Jamie Vardy can reach a century of Premier League goals – Brendan Rodgers
Vardy passed his century of goals in all competitions for Leicester last week.
Leicester boss Brendan Rodgers has backed Jamie Vardy to become a Premier League centurion.
The striker took his Foxes goal tally to 101 in all competitions with a brace in last week’s 3-1 win over Fulham.
He is on 74 top-flight goals for the club having scored 12 this season and he netted 24 times when the Foxes won the title in 2016.
Rodgers, whose side travel to Burnley on Saturday, is confident the 32-year old can make it to a top-flight ton.
He said: “Yeah, I would say he would do that. Absolutely. It’s 26 goals he’s got to go and he’s as fit as a butcher’s dog. As long as he doesn’t get injuries he’ll have a great chance.
“I don’t want to trap the boy into pressure. For me it’s getting him to enjoy his football and when you have that energy and happiness you produce good football.
“He’s 32 and if he’s fit and looks after his life – he’s a natural goalscorer – he’s going to give himself a chance. He’s such a good player.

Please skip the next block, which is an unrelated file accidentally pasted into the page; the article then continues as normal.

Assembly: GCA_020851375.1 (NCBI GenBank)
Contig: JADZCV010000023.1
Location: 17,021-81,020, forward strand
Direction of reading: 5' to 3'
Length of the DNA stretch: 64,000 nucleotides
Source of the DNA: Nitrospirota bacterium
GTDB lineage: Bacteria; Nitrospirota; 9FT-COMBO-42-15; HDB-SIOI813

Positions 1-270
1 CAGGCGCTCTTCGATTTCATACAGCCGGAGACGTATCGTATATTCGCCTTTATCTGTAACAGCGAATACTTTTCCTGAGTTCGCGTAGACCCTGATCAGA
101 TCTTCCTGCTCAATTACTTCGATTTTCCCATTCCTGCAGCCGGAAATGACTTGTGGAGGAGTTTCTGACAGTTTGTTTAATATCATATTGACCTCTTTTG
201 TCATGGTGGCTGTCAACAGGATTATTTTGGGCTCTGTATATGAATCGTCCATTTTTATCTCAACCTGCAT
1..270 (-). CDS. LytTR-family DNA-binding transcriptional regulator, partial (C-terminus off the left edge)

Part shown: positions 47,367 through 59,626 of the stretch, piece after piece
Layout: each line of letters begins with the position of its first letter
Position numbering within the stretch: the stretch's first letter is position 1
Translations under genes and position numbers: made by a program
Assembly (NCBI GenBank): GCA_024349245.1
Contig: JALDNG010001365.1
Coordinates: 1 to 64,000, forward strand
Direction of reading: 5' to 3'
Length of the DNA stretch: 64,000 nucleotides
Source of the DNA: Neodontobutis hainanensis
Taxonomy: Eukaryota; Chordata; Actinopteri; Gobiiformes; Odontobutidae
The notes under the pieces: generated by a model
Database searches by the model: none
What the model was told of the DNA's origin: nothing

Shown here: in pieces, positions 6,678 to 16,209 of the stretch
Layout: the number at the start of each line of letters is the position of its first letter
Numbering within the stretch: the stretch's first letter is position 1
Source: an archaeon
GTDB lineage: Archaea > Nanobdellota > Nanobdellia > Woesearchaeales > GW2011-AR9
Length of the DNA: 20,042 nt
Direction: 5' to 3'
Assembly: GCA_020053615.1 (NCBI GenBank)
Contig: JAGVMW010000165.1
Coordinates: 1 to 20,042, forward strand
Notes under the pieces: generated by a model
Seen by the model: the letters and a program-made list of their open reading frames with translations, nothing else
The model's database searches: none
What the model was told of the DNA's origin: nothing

“He is tactically very good. He knows the game, he’s got a real in-built brain for football. You sense that with him. He watches and studies the game.
“It’s great to have that. When you have got guys who love football it helps.”
Vardy would be the second oldest player, behind Ian Wright, to reach 100 Premier League goals having only made his top flight debut in 2014.
His early career took him to non-league clubs Stocksbridge, Halifax and Fleetwood before a £1million switch to Leicester in 2012 but Rodgers is not surprised it has taken him longer to reach the top.
He said: “Not really….he had other interests. Sometimes maturation takes a bit of time. Some guys don’t come into their own until a little later. Some fall out of love with football.
“I remember Charlie Austin at Reading, he was in the academy from 8-15, his mother and father gave him everything but then he was falling out of love with it.
“He went away, worked on a building site for his dad’s company and the next thing I hear there’s a boy scoring down in Poole.
“He went to Swindon and all of a sudden he flew. He had too much football maybe, didn’t want it, but then realised, ‘there’s an easier life here’.”